The Town also created a special use permit in its zoning code for senior housing that includes residency-based preferences.  Developers may obtain a permit to build multi-family housing in which a minimum of 15% of housing units are rented or sold to households age 55-and-over earning less than 80% of the area median income for Westchester County.  The first preference is granted to Town residents, followed by immediate-family members of current and former residents, followed by Westchester county residents, and finally all other applicants.  For current and former residents, priority is given based on length of residency as well.  These preferences again favor white households over non-residents who are more likely to be African-American or Hispanic.  In Westchester County, 66% of income-eligible households age 55-and-over are white, 17% are African American, and 14% are Hispanic.  But in Eastchester, 65-and-over households with comparable incomes are 95% white, only 2% African American, and less than 1% Hispanic. For households below the income threshold and between age 45 and 64, only about 4% are African American and only 2% are Hispanic in Eastchester.  In addition, the amended complaint alleges, among other facts, that:

  • When the Town was considering amending its zoning ordinance to permit multi-family housing in 2009, some town residents expressed concerns about its effects to elected Town officials. At a Town Board meeting in 2009, a white resident and president of the North Eastchester Civic Association stated his concern that the proposed zoning ordinance could allow a “H.U.D. project” in the Town.  Town Supervisor Anthony Colavita responded that the senior housing permitted by the zoning code would be for “Eastchester, Tuckahoe, and Bronxville residents only.” He also promised that the Town would not “borrow” any HUD money for senior housing, saying that if a developer “took HUD money, they therefore couldn’t comply with our zoning code, therefore they couldn’t build a building and wouldn’t get permission.”
  • In or around January 2011, a developer sought a special use permit from the Town to construct a 103-unit senior rental housing development called Summerfield Gardens. While the proposal was pending approval, Town Supervisor Colavita sent a letter in October 2013 to Town residents responding to, as he put it, “numerous phone calls and inquiries” regarding the Summerfield Gardens proposal. He wrote that Town residents told him of rumors that the Town “is building ‘low income housing’ for a federal/state funded ‘low income housing project’ or that the Town of Eastchester is supporting the owner’s sale of the property to the County as part of its HUD Affordable Housing settlement between Westchester County and the federal government.”  Other rumors, he wrote, have circulated that the development would be “a housing project for non-residents or all age groups.” He continued: “ALL OF THE ABOVE IS COMPLETELY FALSE.” The letter continued: “[T]he application is for a brand new fair market value rental apartment building for our Eastchester, Bronxville and Tuckahoe senior citizens. . . . No part of the application is in any way related to any low-income housing, nor any federal or state funded housing nor does it have anything to do with Westchester County HUD Affordable Housing settlement conditions. These rumors are simply false. There are no proposed ‘housing projects’ being considered.”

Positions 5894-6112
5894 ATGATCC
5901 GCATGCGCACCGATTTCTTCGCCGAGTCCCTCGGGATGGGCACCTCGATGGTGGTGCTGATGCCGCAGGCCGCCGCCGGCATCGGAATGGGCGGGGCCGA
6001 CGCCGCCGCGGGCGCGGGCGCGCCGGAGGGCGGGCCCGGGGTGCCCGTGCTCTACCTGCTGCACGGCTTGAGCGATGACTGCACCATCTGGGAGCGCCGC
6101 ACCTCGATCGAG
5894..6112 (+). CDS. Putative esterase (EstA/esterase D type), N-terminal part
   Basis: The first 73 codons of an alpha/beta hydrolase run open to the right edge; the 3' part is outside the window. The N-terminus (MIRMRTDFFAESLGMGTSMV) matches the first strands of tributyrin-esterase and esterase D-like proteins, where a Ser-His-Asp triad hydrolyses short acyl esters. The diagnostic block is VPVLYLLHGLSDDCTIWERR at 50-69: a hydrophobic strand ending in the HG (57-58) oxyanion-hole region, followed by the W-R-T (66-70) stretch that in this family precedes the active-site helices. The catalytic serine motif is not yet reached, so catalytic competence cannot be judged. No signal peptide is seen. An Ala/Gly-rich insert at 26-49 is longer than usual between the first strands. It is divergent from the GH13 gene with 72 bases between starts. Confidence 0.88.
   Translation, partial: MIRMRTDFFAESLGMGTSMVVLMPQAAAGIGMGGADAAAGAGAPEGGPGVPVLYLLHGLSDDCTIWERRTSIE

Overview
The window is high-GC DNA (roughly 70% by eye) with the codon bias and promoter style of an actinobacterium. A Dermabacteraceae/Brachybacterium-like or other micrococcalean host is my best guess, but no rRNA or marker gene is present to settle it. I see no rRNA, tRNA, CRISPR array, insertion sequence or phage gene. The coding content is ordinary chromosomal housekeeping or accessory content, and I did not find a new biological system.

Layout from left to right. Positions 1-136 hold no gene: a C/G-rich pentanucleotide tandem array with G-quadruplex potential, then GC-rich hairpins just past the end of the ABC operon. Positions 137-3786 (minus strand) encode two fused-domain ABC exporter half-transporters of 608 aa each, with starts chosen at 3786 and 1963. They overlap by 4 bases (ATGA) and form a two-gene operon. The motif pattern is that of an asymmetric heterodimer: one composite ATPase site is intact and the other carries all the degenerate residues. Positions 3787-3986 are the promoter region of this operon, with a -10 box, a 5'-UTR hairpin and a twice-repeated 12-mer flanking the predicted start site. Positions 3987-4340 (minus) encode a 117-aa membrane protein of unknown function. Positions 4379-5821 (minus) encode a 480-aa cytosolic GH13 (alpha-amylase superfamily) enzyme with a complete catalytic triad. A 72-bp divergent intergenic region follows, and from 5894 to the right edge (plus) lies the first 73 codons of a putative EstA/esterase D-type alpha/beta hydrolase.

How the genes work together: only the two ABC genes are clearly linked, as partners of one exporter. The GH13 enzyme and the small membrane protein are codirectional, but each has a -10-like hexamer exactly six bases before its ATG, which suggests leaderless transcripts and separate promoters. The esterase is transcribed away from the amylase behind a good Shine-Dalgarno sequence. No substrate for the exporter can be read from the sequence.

• A month prior to Supervisor Colavita’s letter, during a September 2013 Town Planning Board meeting to discuss the Summerfield Gardens application, a resident expressed concern that the development would turn the area into “a Bronx neighborhood.” Another resident worried that “more Section 8 people [will] come in, [and] we’re going to have the first project in Eastchester. That’s what it looks like to me, it looks like a housing project.” He warned the Planning Board that “these people” would move in “and there goes our neighborhood.” He asked another resident present at the meeting, who used to live in the Bronx, “Do you want this to become the Bronx again?” He continued: “This is not New Rochelle. This is not Yonkers. We don’t want this.”

The lawsuit seeks to stop the Town from using or enforcing its discriminatory residency preference policies.  FHJC seeks damages and other injunctive relief to bring the Town into compliance with fair housing laws.  FHJC is represented by Diane L. Houk, Allison Frick, and Ashok Chandran of Emery Celli Brinckerhoff & Abady, LLP.

The mission of the Fair Housing Justice Center (FHJC), a regional civil rights organization, is to eliminate housing discrimination; promote policies that foster open, accessible, and inclusive communities; and strengthen enforcement of fair housing laws in the New York City region.